I cannot hit too hard on this point: That loan provider should know what they can deliver, but the consumer does not, because the informational resources available to them are nowhere near real time, and not nearly so concrete as the loan provider's ongoing experience with their lenders and third party service providers.

Compensation pricing leaves the consumer assuming pricing risk on the loan. The first implication of this is that even though you have negotiated their company revenue, they can still lowball their quotes. You've mutually agreed that they're going to make $2500 for doing this loan - but they're still competing with Larry the Loan Low-baller, and they know it. The vast majority of competitive pricers offered what looks like a cheaper loan will switch, regardless of whether it really is better. The incentives for low-balling and pretending that costs they you are going to pay do not exist, but guess what? You're still going to pay them. Quoting a shorter rate lock period than necessary to deliver the loan means that they can pretend you're going to end up with a cheaper loan, but what happens if rates rise between quote and lock?

A subsidiary weakness of compensation pricing is "What does it include?" When negotiating compensation pricing, I have to include processing because sometimes I do my own when I want something handled just so, and even when I don't, I use an in-house processor. Since I'm negotiating total company revenue, I have to include that in my negotiations. Somebody who uses strictly contract processing can exclude processor cost from negotiations in compensation pricing, because that money is going to a third party they can show a receipt for. Were any direct lenders to negotiate compensation pricing, it would have to include all their lender imposed fees such as underwriting and document generation, as well as secondary loan market premium they expect to receive from the loan (a number which would vary with developments in the financial markets as the loan progresses, by the way). Brokers usually are significantly cheaper than direct lenders, but these numbers would appear to amplify that difference far more than warranted, and is a reason you'll fly to the moon by flapping your arms before direct lenders honestly negotiate their total compensation in this manner.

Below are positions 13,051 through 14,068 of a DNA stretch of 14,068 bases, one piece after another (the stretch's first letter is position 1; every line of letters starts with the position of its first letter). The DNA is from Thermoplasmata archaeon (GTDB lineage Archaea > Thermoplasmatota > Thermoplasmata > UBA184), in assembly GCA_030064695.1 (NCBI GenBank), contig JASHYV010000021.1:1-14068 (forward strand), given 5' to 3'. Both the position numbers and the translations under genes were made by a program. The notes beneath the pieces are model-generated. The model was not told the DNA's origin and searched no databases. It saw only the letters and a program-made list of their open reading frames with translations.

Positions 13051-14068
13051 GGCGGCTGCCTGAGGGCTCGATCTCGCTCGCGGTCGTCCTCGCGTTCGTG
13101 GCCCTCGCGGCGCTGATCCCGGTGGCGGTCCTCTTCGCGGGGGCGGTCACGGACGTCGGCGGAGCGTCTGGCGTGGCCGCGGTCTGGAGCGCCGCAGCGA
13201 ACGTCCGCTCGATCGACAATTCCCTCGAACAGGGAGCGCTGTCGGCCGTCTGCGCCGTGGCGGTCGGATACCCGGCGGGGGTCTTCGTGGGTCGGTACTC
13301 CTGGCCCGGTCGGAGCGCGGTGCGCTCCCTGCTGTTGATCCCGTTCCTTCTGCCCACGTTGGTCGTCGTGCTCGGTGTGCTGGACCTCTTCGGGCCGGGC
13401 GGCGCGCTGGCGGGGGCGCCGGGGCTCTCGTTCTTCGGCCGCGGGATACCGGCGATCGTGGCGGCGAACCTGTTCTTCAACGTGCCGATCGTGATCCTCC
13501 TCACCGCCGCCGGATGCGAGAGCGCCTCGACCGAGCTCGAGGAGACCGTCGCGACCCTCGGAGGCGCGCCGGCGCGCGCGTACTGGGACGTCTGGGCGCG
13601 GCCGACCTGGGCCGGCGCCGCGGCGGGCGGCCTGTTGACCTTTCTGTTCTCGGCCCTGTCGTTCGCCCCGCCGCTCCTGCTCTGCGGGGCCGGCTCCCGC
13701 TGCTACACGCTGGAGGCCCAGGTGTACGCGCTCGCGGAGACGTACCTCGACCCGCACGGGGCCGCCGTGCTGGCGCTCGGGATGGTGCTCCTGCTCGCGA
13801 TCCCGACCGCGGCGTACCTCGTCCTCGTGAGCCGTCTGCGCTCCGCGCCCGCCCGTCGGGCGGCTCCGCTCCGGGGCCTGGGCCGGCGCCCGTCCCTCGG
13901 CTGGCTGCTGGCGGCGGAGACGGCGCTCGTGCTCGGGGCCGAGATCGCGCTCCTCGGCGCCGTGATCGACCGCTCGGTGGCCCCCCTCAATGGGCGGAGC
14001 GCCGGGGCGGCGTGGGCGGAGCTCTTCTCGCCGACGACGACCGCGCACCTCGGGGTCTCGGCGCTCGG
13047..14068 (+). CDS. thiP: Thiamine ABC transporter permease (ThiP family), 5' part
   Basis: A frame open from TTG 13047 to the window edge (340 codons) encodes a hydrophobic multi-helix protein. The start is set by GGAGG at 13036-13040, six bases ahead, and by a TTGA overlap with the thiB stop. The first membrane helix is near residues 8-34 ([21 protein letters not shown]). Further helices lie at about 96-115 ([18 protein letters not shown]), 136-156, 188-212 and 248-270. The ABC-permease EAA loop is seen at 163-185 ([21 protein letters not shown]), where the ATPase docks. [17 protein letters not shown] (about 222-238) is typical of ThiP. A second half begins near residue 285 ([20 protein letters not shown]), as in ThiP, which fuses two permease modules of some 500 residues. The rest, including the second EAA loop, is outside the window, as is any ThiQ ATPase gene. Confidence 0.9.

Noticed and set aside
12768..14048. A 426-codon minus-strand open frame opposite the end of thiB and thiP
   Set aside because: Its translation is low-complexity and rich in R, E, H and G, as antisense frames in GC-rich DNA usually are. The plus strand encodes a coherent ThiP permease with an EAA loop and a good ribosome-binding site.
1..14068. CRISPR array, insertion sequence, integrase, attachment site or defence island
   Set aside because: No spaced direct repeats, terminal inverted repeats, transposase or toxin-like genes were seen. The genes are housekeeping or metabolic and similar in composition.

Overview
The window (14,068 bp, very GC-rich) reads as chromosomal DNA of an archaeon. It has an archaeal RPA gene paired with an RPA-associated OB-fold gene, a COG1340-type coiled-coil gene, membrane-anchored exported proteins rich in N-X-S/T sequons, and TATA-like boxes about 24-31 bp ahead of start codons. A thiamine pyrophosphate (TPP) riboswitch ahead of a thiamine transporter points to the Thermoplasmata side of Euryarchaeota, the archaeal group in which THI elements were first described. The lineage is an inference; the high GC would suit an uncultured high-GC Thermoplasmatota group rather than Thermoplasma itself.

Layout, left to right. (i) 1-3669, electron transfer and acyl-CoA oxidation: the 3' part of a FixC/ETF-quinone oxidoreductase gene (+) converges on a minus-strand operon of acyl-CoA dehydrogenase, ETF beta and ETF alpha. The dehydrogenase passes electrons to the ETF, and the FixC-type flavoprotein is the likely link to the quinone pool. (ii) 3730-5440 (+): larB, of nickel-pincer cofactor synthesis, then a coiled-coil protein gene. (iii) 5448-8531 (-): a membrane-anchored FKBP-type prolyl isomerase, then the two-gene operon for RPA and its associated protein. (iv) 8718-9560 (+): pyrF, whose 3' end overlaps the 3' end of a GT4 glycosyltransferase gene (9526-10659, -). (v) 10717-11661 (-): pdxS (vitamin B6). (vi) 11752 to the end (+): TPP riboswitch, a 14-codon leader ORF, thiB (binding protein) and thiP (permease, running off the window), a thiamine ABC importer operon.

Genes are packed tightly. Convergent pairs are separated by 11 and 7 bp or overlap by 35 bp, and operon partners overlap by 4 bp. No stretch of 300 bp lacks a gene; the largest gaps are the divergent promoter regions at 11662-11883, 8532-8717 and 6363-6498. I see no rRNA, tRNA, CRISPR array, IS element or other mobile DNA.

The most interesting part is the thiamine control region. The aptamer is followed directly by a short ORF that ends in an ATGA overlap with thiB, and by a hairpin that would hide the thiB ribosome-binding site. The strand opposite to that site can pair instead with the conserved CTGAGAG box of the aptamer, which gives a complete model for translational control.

This leads into another weakness of compensation pricing. The FTC did some research a while back which directly highlighted this fact, that choosing the lowest loan provider compensation does not translate into the best loan. Focusing on loan provider compensation takes your eye off the ball of the best bottom line to you, the consumer. If that loan broker is going to make $2500 for your loan, no matter what, do you think the broker is motivated to aggressively price your loan with every possible lender and find you the best possible price on that loan, or are they motivated to go with the loan they can get through underwriting most easily? It really does make a huge difference, if they take the time time to understand the niches a given lender is aiming at. More than once, by shopping the right lender I've come in with quotes that would enable me to tack on two points of compensation to my company revenue and still deliver a better loan than my competition. Not to mention I was willing to assume the pricing risk, and they weren't.

Compensation pricing also assumes that the broker or lender is honest about their revenue. Given the facts in the second through fifth paragraphs of this article, that one is worth more laughs than Robin Williams and Bill Cosby combined have gotten over the course of their entire careers.

What is the alternative to the consumer retaining pricing risk? The lender (or broker) assuming it, of course. It really doesn't take much more information. The lender indicates in writing the loan type or characteristics, the interest rate, the total cost, and whether or not there is a prepayment penalty attached, then guarantees in writing that they will pay anything above that level. Note that all of this information is necessary, and four things really isn't a lot to remember. rate and cost are always a tradeoff for any given loan type, so ignoring one to concentrate upon the other makes your shopping for a loan a complete waste of time. Making certain you're talking about the loan type you want is a real good idea unless you're willing to risk getting stuck with something else, and the presence or absence of a prepayment penalty (and for how long!) can make a huge difference. Two percent on the rate is not at all unusual, so failing to nail them down as to whether there's a prepayment penalty is a real problem. Here's a list of Questions you should ask every provider you shop before you sign up for their loan.